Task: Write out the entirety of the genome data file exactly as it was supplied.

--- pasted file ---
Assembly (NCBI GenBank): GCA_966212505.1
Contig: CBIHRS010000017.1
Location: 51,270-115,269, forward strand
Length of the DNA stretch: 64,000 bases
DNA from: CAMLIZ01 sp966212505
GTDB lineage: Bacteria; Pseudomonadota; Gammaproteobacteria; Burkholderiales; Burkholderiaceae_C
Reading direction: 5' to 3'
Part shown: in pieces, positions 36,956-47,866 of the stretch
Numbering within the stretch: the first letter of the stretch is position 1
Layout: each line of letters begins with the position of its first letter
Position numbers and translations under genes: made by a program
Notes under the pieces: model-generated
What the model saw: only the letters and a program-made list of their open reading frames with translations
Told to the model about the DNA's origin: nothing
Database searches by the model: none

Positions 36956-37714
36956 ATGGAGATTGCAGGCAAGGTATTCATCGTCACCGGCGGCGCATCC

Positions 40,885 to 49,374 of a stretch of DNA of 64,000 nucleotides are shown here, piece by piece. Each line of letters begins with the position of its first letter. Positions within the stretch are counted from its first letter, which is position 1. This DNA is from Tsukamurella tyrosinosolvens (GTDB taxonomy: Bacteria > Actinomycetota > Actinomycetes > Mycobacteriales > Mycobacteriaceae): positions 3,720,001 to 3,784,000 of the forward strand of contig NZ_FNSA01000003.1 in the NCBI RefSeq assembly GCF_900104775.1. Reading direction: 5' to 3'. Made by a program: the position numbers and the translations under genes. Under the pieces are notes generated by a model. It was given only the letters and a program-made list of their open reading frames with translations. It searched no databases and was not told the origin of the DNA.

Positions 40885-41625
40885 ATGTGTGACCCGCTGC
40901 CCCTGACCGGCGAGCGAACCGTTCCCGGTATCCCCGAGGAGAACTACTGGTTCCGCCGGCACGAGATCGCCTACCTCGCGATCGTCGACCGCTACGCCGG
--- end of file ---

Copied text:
Assembly (NCBI GenBank): GCA_966212505.1
Contig: CBIHRS010000017.1
Location: 51,270-115,269, forward strand
Length of the DNA stretch: 64,000 bases
DNA from: CAMLIZ01 sp966212505
GTDB lineage: Bacteria; Pseudomonadota; Gammaproteobacteria; Burkholderiales; Burkholderiaceae_C
Reading direction: 5' to 3'
Part shown: in pieces, positions 36,956-47,866 of the stretch
Numbering within the stretch: the first letter of the stretch is position 1
Layout: each line of letters begins with the position of its first letter
Position numbers and translations under genes: made by a program
Notes under the pieces: model-generated
What the model saw: only the letters and a program-made list of their open reading frames with translations
Told to the model about the DNA's origin: nothing
Database searches by the model: none

Positions 36956-37714
36956 ATGGAGATTGCAGGCAAGGTATTCATCGTCACCGGCGGCGCATCC

Positions 40,885 to 49,374 of a stretch of DNA of 64,000 nucleotides are shown here, piece by piece. Each line of letters begins with the position of its first letter. Positions within the stretch are counted from its first letter, which is position 1. This DNA is from Tsukamurella tyrosinosolvens (GTDB taxonomy: Bacteria > Actinomycetota > Actinomycetes > Mycobacteriales > Mycobacteriaceae): positions 3,720,001 to 3,784,000 of the forward strand of contig NZ_FNSA01000003.1 in the NCBI RefSeq assembly GCF_900104775.1. Reading direction: 5' to 3'. Made by a program: the position numbers and the translations under genes. Under the pieces are notes generated by a model. It was given only the letters and a program-made list of their open reading frames with translations. It searched no databases and was not told the origin of the DNA.

Positions 40885-41625
40885 ATGTGTGACCCGCTGC
40901 CCCTGACCGGCGAGCGAACCGTTCCCGGTATCCCCGAGGAGAACTACTGGTTCCGCCGGCACGAGATCGCCTACCTCGCGATCGTCGACCGCTACGCCGG